Despite appearances to the contrary, 2013 was not a great year to be a hedge fund manager. Sure, the U.S. stock market surged 30 percent, but much of that gain was driven by hot momentum stocks in the Internet, technology, media and health care sectors — precisely the type of securities that many hedge fund managers like to sell short because the underlying fundamentals often don’t back up their inflated valuations.
As a result, some managers — especially the so-called Tiger Cubs, who started their careers at Julian Robertson Jr.’s famed Tiger Management Corp. — racked up gains of 40 to 50 percent on the long side but took a beating on the short side, leading them to post returns well below the market averages in their long-short funds. So it took more than simply riding the stock market for hedge fund managers to earn an outsize haul in 2013. A number of the managers who excelled last year — and therefore top Alpha’s 13th annual Rich List ranking of the hedge fund industry’s 25 highest earners — shrewdly found opportunities in sectors and markets that were not widely targeted by the momentum set.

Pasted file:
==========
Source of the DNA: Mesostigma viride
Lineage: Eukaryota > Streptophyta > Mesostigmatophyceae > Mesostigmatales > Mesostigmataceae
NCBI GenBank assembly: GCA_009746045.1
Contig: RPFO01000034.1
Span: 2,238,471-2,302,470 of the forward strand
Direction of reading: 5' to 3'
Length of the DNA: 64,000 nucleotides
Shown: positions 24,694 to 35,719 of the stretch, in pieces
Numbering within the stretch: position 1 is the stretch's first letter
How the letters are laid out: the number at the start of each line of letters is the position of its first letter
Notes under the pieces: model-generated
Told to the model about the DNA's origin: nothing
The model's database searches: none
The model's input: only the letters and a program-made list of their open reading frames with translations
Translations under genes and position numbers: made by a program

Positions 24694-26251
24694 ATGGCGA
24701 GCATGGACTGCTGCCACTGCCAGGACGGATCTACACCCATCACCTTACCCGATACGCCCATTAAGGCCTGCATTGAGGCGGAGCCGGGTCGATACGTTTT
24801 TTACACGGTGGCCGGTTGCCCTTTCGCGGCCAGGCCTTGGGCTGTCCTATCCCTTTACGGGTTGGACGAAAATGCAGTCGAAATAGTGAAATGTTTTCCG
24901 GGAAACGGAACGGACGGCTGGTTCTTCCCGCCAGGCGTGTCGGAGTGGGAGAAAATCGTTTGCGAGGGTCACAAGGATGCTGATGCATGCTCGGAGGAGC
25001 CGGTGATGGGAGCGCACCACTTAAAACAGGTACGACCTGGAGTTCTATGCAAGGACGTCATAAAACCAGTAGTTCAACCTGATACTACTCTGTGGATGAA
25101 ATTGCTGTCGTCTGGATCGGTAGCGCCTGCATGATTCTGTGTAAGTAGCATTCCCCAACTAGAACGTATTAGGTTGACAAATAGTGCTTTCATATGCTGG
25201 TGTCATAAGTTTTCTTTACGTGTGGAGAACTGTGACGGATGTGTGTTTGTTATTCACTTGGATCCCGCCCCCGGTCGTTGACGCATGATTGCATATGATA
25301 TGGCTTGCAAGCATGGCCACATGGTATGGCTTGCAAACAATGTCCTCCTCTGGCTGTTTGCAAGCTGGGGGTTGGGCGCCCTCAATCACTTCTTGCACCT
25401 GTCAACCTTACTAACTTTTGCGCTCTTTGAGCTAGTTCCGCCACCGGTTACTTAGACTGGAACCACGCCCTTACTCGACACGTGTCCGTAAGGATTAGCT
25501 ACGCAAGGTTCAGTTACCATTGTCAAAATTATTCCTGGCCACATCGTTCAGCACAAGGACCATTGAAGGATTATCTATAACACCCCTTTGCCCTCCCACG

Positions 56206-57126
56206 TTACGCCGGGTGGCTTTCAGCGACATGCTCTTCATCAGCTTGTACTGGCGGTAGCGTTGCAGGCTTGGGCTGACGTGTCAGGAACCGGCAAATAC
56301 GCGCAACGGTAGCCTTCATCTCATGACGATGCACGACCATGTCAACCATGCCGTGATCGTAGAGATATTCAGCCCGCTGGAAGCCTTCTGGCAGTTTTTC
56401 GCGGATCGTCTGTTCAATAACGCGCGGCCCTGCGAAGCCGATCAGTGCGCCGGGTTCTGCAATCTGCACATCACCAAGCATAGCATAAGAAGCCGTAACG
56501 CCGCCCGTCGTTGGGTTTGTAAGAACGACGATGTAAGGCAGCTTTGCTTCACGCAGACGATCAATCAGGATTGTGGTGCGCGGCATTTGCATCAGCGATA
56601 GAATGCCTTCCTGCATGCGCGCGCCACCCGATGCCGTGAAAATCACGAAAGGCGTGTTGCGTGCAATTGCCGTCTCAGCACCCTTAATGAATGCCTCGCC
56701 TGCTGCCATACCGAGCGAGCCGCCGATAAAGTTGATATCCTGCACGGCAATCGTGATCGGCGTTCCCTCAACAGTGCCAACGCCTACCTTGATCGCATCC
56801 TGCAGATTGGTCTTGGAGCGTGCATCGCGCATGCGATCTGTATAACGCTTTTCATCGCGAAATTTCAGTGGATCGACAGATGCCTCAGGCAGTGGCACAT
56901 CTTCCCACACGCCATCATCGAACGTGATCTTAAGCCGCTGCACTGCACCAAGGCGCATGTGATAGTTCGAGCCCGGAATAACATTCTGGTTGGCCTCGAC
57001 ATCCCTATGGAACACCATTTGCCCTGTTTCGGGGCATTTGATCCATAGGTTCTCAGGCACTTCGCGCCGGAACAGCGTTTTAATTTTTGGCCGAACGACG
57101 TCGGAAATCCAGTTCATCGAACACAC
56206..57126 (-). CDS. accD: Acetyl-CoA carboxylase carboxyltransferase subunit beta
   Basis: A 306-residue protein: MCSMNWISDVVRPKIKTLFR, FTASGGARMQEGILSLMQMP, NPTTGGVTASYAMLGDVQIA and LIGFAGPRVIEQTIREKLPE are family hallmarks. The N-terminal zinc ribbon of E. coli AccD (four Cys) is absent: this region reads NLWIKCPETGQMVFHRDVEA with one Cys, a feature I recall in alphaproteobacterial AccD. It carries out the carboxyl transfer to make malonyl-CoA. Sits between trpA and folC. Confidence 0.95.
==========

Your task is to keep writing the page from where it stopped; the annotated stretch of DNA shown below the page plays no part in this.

The rich list: the highest-earning hedge fund managers of the past year